Men who had high-risk sex with men in the previous year (N = 124) were asked to recall their thought processes at the time they last had unprotected anal sex with a man who was HIV-positive or of unknown serostatus. Self-justifications for non-condom use were examined individually and in internally validated scales. The most common single self-justification was I want to have unprotected sex because it feels good, endorsed by 76%. Other common thoughts included the notion that it is only human to slip up occasionally (59%) and the resolution to withdraw before ejaculation (59%). For scaled items, the most strongly endorsed themes were: (1) that condoms reduce sexual pleasure (any of 6 items endorsed at least slightly by 90%); (2) fatalism or leaving it to chance (11 items, 81%); and (3) loss of control (9 items, 77%). The thoughts and themes identified may be useful in planning individual and community prevention messages.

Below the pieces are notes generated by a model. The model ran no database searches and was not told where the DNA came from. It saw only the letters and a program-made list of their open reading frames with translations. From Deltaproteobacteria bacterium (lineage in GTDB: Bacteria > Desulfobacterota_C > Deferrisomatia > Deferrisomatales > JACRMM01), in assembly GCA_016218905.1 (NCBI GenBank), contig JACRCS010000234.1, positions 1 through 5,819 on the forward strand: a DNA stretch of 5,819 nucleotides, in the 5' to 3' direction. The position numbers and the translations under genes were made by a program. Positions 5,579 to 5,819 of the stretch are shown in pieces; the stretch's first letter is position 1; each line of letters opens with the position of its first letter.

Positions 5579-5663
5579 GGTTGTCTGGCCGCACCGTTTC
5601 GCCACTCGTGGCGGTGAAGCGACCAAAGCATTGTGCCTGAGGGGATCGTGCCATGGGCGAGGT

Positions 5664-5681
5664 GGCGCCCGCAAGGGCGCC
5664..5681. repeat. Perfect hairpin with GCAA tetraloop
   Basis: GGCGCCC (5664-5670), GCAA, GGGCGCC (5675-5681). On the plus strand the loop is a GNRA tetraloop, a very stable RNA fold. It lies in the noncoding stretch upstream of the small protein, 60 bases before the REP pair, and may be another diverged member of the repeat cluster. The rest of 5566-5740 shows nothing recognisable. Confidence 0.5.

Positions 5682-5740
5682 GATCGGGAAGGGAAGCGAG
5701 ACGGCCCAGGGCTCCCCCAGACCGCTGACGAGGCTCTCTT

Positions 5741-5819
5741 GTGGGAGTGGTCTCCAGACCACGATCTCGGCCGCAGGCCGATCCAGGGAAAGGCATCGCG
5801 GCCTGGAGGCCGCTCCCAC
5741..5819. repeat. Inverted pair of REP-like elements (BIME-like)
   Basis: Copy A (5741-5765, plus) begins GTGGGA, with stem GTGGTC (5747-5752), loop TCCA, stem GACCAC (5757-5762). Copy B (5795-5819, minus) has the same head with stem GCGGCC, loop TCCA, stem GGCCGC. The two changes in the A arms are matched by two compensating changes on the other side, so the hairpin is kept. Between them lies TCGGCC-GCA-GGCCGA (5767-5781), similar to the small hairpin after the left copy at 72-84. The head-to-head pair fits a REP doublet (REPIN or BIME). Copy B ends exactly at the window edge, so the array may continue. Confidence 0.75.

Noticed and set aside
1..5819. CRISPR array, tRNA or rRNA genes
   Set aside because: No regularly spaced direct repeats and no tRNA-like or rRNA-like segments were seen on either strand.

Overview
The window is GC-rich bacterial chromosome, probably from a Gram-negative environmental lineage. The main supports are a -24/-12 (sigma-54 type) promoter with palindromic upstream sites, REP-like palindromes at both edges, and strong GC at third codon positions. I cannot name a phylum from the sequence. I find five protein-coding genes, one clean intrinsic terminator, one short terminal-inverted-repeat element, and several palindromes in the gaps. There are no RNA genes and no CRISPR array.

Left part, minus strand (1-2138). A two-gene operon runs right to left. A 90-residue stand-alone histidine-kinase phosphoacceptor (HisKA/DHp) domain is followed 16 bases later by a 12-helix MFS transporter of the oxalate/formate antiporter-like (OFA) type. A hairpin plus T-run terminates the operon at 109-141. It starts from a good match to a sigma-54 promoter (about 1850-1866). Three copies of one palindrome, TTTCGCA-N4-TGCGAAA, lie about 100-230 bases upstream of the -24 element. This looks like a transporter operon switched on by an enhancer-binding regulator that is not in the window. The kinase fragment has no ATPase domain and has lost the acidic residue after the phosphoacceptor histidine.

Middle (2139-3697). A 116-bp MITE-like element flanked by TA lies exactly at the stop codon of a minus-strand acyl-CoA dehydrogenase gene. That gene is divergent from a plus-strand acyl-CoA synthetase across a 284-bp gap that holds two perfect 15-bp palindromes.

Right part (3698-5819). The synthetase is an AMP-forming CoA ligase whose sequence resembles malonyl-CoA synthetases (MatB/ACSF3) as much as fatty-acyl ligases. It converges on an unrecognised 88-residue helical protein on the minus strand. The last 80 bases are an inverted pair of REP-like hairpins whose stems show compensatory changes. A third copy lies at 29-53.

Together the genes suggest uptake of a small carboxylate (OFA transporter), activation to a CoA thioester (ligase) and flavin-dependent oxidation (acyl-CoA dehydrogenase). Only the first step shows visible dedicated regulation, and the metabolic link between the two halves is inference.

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Document Type: Research Article
University of California, San Francisco, AIDS Health Project (UCSF-AHP) Box 0884; San Francisco, CA 94143-0884
University of California, San Francisco, Center for AIDS Prevention Studies (UCSF-CAPS) Box 0886; San Francisco, CA 94105
Publication date: January 1, 2002